Singh followed up his meeting with home minister Amit Shah with a call on national security advisor Ajit Doval, ostensibly to discuss the security situation in Punjab in the light of incidents like drone attacks. The political significance of his Delhi visit was not missed as it is clear that he has moved closer to the BJP leadership. Even as he refused to join BJP, that does not rule out the possibility of him launching his own outfit which may join hands with the saffron outfit for the forthcoming Punjab polls.
The balance between asking Shah to take steps to end the farm stir — signalling to farmers’ unions and Sikhs that he continues to take up the cause — and calling on the NSA on an issue where he is more in sync with BJP, indicated Singh might be keeping his future options open.
Singh’s plea to the Modi government to repeal the controversial farm laws also does not reveal other parts of his conversation with Shah. His reference to farm laws could set the stage for a renewed outreach to the farm unions, it is felt. Interestingly, Singh told NDTV that Congress’s 18-point programme given to him for implementation by AICC’s Mallikarjun Kharge panel had focusd on Dalits and OBCs, but there should have been schemes also for Hindus “which were not there”.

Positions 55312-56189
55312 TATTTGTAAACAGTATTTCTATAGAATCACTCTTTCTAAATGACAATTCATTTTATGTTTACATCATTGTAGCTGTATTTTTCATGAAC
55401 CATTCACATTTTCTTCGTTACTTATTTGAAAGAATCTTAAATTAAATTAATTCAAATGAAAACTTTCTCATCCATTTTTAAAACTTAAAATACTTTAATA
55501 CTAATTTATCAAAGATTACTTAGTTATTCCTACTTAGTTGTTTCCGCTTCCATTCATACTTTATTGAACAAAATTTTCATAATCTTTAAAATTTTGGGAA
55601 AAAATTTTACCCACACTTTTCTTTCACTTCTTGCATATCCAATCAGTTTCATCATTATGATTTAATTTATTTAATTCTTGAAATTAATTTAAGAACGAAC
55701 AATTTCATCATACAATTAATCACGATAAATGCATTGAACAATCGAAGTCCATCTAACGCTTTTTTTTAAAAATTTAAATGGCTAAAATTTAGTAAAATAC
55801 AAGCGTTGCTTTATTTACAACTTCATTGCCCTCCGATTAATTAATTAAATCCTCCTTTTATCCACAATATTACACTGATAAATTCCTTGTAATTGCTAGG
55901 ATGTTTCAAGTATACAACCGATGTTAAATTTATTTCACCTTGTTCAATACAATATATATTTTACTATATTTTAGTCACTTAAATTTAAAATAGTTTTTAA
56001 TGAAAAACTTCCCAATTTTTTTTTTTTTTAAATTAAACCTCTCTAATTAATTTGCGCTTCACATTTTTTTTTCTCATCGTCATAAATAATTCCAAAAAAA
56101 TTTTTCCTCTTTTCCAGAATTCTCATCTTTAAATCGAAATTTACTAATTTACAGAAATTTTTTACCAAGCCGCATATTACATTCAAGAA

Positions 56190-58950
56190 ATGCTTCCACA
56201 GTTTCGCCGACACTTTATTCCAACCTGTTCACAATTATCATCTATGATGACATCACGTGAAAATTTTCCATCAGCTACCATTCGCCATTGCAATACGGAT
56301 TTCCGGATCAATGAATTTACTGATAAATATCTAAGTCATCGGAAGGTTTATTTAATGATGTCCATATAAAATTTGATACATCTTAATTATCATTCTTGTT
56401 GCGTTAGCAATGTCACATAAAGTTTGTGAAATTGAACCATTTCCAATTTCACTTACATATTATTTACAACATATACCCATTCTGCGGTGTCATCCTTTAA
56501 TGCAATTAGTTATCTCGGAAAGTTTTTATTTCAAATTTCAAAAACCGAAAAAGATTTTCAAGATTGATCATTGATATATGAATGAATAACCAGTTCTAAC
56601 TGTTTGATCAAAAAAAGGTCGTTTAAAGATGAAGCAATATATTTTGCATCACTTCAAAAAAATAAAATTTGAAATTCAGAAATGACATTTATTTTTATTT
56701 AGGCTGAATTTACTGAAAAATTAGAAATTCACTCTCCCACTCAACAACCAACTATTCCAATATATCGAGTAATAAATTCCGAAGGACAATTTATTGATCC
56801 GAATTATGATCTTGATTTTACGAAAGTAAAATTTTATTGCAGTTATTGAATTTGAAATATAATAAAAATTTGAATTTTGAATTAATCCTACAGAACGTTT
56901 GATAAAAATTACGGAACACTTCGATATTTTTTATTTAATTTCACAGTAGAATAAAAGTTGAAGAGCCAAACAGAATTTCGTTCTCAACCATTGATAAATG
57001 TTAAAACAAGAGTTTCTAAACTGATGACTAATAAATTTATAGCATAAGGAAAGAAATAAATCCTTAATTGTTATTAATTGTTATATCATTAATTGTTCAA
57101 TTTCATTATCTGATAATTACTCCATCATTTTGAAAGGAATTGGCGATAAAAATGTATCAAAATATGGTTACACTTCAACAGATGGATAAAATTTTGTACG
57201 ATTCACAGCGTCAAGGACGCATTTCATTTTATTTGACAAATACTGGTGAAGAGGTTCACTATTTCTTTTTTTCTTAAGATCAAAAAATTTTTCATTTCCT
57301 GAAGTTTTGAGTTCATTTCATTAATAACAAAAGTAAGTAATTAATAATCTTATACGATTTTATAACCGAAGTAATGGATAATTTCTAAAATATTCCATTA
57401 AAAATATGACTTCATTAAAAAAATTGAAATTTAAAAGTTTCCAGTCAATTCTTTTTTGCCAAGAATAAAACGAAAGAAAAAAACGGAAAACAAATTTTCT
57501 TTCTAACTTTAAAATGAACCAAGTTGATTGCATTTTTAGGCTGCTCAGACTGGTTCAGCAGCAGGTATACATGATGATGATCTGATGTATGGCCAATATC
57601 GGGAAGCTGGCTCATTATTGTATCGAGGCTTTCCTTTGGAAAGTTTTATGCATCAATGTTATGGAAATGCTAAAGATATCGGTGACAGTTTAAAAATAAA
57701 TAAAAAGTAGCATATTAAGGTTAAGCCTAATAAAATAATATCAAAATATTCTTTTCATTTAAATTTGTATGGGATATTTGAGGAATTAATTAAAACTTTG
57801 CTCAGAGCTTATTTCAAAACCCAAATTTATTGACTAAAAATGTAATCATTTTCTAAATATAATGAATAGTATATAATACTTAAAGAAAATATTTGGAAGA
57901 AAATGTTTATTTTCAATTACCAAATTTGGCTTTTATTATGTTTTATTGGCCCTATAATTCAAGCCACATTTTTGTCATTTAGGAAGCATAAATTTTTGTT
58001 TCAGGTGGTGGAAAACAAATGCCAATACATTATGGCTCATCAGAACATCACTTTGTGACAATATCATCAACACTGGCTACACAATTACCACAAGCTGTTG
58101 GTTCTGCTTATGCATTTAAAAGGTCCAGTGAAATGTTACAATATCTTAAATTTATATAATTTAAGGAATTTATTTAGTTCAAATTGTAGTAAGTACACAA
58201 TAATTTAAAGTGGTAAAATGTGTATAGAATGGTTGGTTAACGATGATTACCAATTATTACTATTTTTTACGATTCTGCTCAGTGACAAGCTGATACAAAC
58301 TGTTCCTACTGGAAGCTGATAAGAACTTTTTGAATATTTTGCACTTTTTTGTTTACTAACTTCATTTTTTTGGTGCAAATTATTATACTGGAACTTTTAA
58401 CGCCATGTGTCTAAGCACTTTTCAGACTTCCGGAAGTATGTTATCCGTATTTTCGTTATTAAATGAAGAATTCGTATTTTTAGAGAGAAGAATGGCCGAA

The big announcement about his future plan was accompanied by the forecast that Congress’s popularity is steadily dipping in the state while AAP is gaining ground, a claim he ascribed to the two surveys conducted by the Congress during his regime. He blamed Navjot Sidhu’s attacks on his government for a 20% fall in Congress popularity as measured by a survey in June.
Singh questioned Rahul Gandhi’s style of leadership, saying he wants to bring in young members in all positions and sideline all experienced leaders whom he does not listen to. He said this is contrary to the tradition where seniors are treated as planners of the party and young leaders are the implementers. He said the dissident bloc G23 are the experienced members who are the planners.
Continuing with his sharp attacks on Sidhu, Singh called the sulking Congress state chief a “childish man, an unstable man” who cannot be trusted to take an organization or a team like a political party along. “Sidhu is good at drawing crowds. He is good at drama. He can do what he did in Kapil Sharma’s show and get a crowd, but he is not a serious guy. How can a non-serious person be taking serious, major decisions in the running of a party and the state government?” Singh said.
“I have been in politics for 52 years. I have my own beliefs, my own principles. The way I have been treated… At 10.30 am the Congress President said you resign. I didn’t ask any questions. I said I will do it just now. At 4pm, I went to the Governor and resigned… still, the AICC observers told all the MLAs not to visit my residence and asked them to gather at the party office. If you doubt me after 50 years and my credibility is at stake… if there is no trust, what is the point of me staying in the party?” he lamented.